The Wrong Box

Page 22

'This is the strangest thing that ever happened,' she said, with another burst of laughter. 'It is certainly Morris's handwriting, and I had a letter from him only this morning, telling me to expect a barrel. Is there a barrel coming too, do you think, Mr Forsyth?'

"'Statuary with Care, Fragile,'" read Gideon aloud from the painted warning on the box. 'Then you were told nothing about this?'

'No,' responded Julia. 'O, Mr Forsyth, don't you think we might take a peep at it?'

'Yes, indeed,' cried Gideon. 'Just let me have a hammer.'

'Come down, and I'll show you where it is,' cried Julia. 'The shelf is too high for me to reach'; and, opening the door of the kitchen stair, she bade Gideon follow her. They found both the hammer and a chisel; but Gideon was surprised to see no sign of a servant. He also discovered that Miss Hazeltine had a very pretty little foot and ankle; and the discovery embarrassed him so much that he was glad to fall at once upon the packing-case.

He worked hard and earnestly, and dealt his blows with the precision of a blacksmith; Julia the while standing silently by his side, and regarding rather the workman than the work. He was a handsome fellow; she told herself she had never seen such beautiful arms. And suddenly, as though he had overheard these thoughts, Gideon turned and smiled to her. She, too, smiled and coloured; and the double change became her so prettily that Gideon forgot to turn away his eyes, and, swinging the hammer with a will, discharged a smashing blow on his own knuckles. With admirable presence of mind he crushed down an oath and substituted the harmless comment, 'Butter fingers!' But the pain was sharp, his nerve was shaken, and after an abortive trial he found he must desist from further operations.

In a moment Julia was off to the pantry; in a moment she was back again with a basin of water and a sponge, and had begun to bathe his wounded hand.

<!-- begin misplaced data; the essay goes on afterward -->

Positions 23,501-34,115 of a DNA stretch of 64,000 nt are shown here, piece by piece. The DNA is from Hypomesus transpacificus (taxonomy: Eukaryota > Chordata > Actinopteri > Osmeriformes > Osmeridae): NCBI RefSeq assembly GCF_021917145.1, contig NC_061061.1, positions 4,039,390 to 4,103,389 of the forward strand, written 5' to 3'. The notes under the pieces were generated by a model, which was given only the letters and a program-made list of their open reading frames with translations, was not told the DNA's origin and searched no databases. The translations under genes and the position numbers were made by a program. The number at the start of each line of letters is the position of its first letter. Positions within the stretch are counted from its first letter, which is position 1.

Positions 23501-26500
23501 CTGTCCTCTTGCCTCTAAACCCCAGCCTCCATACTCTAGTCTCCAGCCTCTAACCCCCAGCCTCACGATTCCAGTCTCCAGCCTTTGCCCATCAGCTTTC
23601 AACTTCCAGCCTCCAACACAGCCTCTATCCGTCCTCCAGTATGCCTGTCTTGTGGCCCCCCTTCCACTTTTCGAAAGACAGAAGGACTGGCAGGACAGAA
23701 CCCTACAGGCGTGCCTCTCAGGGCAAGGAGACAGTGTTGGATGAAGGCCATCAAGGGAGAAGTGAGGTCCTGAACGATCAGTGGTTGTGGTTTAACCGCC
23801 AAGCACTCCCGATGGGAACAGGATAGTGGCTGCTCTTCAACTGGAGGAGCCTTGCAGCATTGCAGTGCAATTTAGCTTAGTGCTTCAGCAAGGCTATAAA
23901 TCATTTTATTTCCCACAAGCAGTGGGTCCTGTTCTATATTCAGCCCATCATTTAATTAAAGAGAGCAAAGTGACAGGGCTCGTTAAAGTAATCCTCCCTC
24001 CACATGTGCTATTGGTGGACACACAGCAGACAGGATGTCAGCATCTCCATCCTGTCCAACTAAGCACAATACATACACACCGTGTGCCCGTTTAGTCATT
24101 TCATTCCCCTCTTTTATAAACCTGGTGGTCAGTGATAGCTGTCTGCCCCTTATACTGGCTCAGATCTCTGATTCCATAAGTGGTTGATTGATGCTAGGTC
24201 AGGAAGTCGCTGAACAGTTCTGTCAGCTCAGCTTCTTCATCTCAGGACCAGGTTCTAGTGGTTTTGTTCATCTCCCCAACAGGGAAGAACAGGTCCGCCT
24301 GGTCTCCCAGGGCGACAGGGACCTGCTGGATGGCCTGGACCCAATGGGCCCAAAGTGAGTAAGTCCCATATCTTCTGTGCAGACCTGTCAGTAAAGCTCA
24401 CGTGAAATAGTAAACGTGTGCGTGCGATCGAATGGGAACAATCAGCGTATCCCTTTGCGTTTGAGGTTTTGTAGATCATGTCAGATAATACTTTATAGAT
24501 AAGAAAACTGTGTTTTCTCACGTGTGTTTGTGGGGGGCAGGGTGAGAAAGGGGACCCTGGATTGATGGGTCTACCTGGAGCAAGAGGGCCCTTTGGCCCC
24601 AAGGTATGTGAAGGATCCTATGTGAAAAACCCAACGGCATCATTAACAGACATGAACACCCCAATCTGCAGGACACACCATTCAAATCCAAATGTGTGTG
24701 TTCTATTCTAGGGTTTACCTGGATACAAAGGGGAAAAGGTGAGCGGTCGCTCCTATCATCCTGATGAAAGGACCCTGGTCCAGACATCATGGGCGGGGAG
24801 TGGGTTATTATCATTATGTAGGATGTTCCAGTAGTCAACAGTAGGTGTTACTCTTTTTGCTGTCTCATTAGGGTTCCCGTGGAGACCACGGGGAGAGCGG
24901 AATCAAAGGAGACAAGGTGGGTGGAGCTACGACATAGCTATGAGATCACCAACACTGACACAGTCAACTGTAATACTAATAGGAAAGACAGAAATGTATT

'I am dreadfully sorry!' said Gideon apologetically. 'If I had had any manners I should have opened the box first and smashed my hand afterward. It feels much better,' he added. 'I assure you it does.'

'And now I think you are well enough to direct operations,' said she. 'Tell me what to do, and I'll be your workman.'

'A very pretty workman,' said Gideon, rather forgetting himself. She turned and looked at him, with a suspicion of a frown; and the indiscreet young man was glad to direct her attention to the packing-case. The bulk of the work had been accomplished; and presently Julia had burst through the last barrier and disclosed a zone of straw. in a moment they were kneeling side by side, engaged like haymakers; the next they were rewarded with a glimpse of something white and polished; and the next again laid bare an unmistakable marble leg.

'He is surely a very athletic person,' said Julia.

'I never saw anything like it,' responded Gideon. 'His muscles stand out like penny rolls.'

Another leg was soon disclosed, and then what seemed to be a third. This resolved itself, however, into a knotted club resting upon a pedestal.

'It is a Hercules,' cried Gideon; 'I might have guessed that from his calf. I'm supposed to be rather partial to statuary, but when it comes to Hercules, the police should interfere. I should say,' he added, glancing with disaffection at the swollen leg, 'that this was about the biggest and the worst in Europe. What in heaven's name can have induced him to come here?'

'I suppose nobody else would have a gift of him,' said Julia. 'And for that matter, I think we could have done without the monster very well.'

'O, don't say that,' returned Gideon. 'This has been one of the most amusing experiences of my life.'

'I don't think you'll forget it very soon,' said Julia. 'Your hand will remind you.'

'Well, I suppose I must be going,' said Gideon reluctantly. 'No,' pleaded Julia. 'Why should you? Stay and have tea with me.'

'If I thought you really wished me to stay,' said Gideon, looking at his hat, 'of course I should only be too delighted.'

'What a silly person you must take me for!' returned the girl. 'Why, of course I do; and, besides, I want some cakes for tea, and I've nobody to send.

Robert Louis Stevenson
Classic Literature Library

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